Nah, fucking useless topic for anyone considering doing a PhD on. If it’s someone who’s being funded privately to do a PhD on useless topic such as that, then that’s fine. However, if it is taxpayer funded, then it is fucking stupid because there are more worthy topics for a PhD candidate to do research on where taxpayer $ is going to be well spend. Look no further than parliamentarians with PhDs in useless fields, trying to tell us how to run our lives as if they know better.

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  6. Other_Andy (2,327 comments) says:

    In 2001 94% of Registered Nurses and 84% of Primary School Teachers were women.
    97% of Heavy Truck or Tanker Drivers, 99% of Builders and 99% of Carpenter or Joiners were men.

    Could it be that men and women have different priorities and favour different types of jobs because men and women are (Socially, physically and emotionally)……different?

    Nah…must be institutionalised discrimination.

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  7. Pete George (22,868 comments) says:

    The challenges are now around the selection stage.

    I think it comes before that, getting people interested in being involved in the first place.

    Buit how much of a problem is it? If women are less inclined to put themselves forward then maybe they are happy to leave it up to men more. We don’t have to have a 50% split.

    It’s even possible women generally prefer male candidates.

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  8. David in Chch (508 comments) says:

    I noticed some years ago that our brightest women were not interested in getting PhD’s. The job market for PhD’s is tough, and the women were practically minded. They got really good jobs instead. I suggest there is some of that here – that the women, quite simply, are more intelligent and practical in their choices.

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  9. East Wellington Superhero (1,151 comments) says:

    I tend to agree with adze. As stupid as comments about women’s clothing etc are, men are subjected to similar bullshit. I say get hard, as politics is like that. Shallow.

    Also, I find it rich for the liberal MEDIA to bitch about not enough woman because of the way they’re treated by the MEDIA.

    Another also, one important point that’s always never mentioned in these debates is that simple fact that women are not men. For one thing, the carry and birth to children in a family. Men don’t. That’s not a fault or handicap, but a reality. Helen Clark was very successful as politician partly because she didn’t have a family.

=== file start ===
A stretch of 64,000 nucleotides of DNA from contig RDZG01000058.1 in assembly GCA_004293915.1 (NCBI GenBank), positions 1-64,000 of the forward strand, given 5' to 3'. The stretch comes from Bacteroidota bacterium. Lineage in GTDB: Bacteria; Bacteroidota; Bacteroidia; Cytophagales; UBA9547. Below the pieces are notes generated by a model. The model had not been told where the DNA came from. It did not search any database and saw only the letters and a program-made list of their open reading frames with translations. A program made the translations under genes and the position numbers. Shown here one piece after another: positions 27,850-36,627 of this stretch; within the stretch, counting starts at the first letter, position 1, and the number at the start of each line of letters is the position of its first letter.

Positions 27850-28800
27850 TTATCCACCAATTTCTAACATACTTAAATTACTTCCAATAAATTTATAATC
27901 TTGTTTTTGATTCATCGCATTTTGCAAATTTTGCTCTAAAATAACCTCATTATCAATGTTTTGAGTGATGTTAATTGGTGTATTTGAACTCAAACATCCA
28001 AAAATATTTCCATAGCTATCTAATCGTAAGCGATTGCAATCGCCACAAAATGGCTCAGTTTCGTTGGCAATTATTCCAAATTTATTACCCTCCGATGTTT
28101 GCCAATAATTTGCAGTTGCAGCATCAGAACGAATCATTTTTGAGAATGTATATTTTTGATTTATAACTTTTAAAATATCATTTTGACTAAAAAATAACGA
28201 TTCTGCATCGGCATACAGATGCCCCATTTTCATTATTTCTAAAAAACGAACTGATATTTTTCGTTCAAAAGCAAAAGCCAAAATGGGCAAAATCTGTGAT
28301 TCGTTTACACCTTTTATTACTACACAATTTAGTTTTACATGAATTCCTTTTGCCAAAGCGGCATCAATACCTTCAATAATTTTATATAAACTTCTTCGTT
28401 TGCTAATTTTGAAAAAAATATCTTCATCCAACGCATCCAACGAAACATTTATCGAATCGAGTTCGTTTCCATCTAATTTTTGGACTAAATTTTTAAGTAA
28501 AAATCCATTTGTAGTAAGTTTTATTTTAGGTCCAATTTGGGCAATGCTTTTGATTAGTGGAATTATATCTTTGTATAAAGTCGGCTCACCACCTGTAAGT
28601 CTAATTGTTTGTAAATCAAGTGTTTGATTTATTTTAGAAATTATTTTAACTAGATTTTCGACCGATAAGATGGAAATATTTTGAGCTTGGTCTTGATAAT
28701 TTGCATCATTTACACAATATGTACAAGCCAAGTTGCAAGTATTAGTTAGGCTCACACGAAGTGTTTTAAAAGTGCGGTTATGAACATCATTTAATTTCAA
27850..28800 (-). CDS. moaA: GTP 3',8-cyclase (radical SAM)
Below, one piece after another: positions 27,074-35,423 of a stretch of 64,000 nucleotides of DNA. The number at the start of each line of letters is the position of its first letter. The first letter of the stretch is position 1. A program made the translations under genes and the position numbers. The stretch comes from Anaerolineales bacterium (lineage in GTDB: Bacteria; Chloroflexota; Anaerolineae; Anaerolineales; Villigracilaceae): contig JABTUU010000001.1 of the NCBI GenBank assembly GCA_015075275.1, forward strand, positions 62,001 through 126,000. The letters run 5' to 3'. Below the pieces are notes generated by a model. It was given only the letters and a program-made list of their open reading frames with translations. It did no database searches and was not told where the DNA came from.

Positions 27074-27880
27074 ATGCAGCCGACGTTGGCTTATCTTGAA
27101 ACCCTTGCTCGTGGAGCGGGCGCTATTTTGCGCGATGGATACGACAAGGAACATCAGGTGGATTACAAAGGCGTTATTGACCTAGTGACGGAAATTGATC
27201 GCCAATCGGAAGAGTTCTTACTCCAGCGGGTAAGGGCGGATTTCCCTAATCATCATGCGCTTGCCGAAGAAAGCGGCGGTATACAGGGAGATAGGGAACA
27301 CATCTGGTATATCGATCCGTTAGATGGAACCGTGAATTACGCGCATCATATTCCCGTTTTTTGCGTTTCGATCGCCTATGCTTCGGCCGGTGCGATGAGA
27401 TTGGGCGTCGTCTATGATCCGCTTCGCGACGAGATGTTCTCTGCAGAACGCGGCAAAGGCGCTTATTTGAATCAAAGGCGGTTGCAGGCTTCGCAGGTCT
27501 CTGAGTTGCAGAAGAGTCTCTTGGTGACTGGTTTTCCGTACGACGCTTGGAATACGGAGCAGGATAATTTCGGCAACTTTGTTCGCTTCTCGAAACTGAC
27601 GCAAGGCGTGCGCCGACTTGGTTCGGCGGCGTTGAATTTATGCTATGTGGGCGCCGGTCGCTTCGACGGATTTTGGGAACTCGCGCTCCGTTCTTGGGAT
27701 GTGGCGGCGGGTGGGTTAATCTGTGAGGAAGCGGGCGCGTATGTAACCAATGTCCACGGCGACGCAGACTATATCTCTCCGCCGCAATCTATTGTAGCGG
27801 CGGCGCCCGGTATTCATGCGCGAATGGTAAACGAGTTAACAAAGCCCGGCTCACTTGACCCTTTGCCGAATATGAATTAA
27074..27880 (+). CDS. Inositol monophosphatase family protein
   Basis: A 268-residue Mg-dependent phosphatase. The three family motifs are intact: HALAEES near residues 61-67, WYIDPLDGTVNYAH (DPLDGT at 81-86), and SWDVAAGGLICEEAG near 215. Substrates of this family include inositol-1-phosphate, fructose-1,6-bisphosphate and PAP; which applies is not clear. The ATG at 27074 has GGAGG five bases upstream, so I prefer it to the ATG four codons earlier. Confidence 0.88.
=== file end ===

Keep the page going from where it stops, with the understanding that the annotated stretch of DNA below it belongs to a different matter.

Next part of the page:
If a couple want to have a family, that’s going to affect their career trajectories. That’s reality. It’s not a fault of anyone, just reality. So of course simple statistics will show this.

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  10. ben (2,402 comments) says:

    Is there anybody in this country who is not a socialist? Now the so-called right is being infatuated with identity politics?

    Hubbard’s observations are facile. There are any number of causes of gender imbalance in outcomes, only one of which is discrimination. If observing differences in participation cannot tell you anything about discrimination, and common experience does not show superior candidates are not being selected because of gender, then there almost certainly isn’t a problem. How incredibly dull to run an arbitrary line through a population, find you get a but more one on side of the line than the other and then write an article about discrimination. Most of the economic research, although not so much out of Feminist Studies, does not find discrimination explains anything in the workplace.

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  11. tvb (4,210 comments) says:

    The main levers of power are held by men in both the Labour Party and the National party. It is the distribution of power that counts. It is no use giving women soft portfolios and then say you have x women in cabinet. It is how the power is dished out that counts. Same for Maori. Labour have NEVER (apart from Winston Peters outside Cabinet) given Maori a major portfolio. It has been film flam like maori affairs (always – yawn) Lands under Norm Kirk – which set off the Treaty of Waitangi process.

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  12. Other_Andy (2,327 comments) says: